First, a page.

After releasing “Break Down” earlier this year to commercial success, Kim Hyun Joong is back with a fresh new sound. How does “Lucky Guy” fare? Not bad, not bad at all.
“Lucky Guy” is all about quirk, attitude, and chaos — fun chaos. It sounds like something straight out of a TV sitcom opening song from the early 2000’s, with the finesse and production technology of 2011. The song is fun to listen to, and rather than barraging listeners with all these fancy auto-tune variants and overused synth loops, we’re given actual instruments playing actual melodies.
The quirk of this song is highly dependent on the instruments – that gutsy electric guitar line and those raw, yet clean and smooth drums, but surprisingly, Hyun Joong’s vocals do a lot for the overall effect too.
Let’s be honest. Hyun Joong has never been the best singer in K-Pop. He’s easily out-sung by many, many other idols. However, he’s always been consistently okay, and sometimes he has his good moments — and “Lucky Guy” is one of them. His light and airy vocals are a good contrast to the arrangement, and prevent the song from going all over the place. All the other elements of the song are so intense that if someone with a bigger, sharper voice were to sing it, the song would be too much.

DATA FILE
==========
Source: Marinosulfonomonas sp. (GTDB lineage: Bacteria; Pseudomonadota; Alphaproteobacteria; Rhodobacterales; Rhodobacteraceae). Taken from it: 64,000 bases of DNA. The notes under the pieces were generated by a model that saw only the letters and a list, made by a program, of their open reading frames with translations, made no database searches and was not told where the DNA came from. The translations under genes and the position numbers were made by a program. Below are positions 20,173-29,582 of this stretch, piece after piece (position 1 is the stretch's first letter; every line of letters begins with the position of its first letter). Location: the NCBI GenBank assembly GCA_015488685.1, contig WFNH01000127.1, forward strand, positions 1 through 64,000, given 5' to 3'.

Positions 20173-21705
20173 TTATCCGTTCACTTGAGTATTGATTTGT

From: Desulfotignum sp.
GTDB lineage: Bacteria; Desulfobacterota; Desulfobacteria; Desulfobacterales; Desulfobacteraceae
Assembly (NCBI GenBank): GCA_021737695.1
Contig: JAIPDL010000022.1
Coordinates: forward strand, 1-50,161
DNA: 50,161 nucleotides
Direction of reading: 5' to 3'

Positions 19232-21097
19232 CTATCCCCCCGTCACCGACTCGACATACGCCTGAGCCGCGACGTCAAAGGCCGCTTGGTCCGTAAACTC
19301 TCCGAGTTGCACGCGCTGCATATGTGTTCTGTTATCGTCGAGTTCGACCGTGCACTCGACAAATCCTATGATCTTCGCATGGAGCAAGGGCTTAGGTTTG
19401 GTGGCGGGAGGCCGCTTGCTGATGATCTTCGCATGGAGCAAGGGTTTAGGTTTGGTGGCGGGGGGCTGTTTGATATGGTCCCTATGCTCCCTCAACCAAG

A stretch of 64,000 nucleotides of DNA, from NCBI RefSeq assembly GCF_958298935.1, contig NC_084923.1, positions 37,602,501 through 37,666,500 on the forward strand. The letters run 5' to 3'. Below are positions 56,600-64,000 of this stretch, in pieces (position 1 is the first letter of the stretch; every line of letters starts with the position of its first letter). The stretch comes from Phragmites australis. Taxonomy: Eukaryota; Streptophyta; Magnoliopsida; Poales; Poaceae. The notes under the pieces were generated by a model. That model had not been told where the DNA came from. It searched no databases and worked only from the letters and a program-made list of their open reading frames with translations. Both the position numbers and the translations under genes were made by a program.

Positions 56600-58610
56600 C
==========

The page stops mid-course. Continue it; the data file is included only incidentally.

“Lucky Guy” starts rather simply, but another thing that draws in listeners is how fast the dynamics change. They don’t change every two seconds or anything; you’re still able to take in all the individual parts, but before you get bored, something changes, leaving you at the edge of your seat in anticipation of what’s going to happen next.
The hook is also consistent with the entire theme running through the song — it sticks with you, but it’s not too repetitive. It’s a hook you can actually hum to yourself, because you remember it and because it’s humanly possible to sing it without fancy studio tricks. And that’s what can, and will, ultimately make this song popular — the fact that other people can sing it too.
There’s no arguing that technology has done things we would’ve never been able to do otherwise, but as time passes, new advances will come, and what is new now will become obsolete in the distant or near future. What will transcend time and remain are creative songs, strong arrangements, and melodies. And that’s what “Lucky Guy” has — a strong arrangement and an actual, sing-able, melody.